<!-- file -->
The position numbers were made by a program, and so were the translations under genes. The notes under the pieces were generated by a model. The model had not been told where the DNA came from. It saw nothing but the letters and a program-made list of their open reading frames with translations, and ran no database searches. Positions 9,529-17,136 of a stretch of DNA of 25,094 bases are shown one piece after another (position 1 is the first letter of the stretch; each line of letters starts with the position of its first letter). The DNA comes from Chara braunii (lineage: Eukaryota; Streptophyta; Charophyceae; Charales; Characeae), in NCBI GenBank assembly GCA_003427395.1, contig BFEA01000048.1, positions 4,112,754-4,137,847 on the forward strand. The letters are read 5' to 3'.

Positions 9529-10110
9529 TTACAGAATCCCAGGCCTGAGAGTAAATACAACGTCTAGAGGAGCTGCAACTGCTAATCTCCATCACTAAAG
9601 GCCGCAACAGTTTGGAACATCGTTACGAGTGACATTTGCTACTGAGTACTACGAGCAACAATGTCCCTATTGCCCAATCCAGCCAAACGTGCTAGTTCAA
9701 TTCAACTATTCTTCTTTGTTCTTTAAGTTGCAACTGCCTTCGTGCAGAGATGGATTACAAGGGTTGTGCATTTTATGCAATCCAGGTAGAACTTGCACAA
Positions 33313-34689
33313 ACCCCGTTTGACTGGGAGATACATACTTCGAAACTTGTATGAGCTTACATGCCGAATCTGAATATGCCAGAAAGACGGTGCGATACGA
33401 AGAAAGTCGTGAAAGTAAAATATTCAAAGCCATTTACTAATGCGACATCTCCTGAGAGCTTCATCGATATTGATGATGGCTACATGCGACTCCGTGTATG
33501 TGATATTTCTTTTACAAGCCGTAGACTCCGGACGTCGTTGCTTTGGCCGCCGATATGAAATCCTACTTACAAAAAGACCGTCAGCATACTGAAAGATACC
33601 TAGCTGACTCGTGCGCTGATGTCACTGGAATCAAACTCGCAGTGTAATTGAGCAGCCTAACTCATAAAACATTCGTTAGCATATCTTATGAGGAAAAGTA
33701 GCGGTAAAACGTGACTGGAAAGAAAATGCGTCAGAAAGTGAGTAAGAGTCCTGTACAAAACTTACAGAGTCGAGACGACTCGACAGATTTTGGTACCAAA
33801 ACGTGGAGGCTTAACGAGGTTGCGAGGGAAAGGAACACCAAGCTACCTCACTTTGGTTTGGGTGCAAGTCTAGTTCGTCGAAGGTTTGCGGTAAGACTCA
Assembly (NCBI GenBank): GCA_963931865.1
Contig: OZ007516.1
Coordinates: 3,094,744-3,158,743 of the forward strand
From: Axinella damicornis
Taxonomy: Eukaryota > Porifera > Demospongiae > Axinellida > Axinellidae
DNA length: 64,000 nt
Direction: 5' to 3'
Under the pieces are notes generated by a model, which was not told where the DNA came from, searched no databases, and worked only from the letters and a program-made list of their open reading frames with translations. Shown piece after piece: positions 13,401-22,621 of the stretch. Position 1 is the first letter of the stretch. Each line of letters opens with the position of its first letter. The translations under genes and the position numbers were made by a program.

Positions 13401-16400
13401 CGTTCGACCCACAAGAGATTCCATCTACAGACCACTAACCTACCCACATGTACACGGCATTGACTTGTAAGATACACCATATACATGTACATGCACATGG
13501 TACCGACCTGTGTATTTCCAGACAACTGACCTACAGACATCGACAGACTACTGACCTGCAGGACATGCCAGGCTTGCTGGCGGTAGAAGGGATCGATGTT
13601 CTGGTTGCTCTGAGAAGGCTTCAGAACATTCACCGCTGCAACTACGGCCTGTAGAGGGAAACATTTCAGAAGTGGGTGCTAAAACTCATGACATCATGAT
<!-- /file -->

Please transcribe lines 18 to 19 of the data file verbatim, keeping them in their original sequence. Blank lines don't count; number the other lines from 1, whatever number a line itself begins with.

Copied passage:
DNA length: 64,000 nt
Direction: 5' to 3'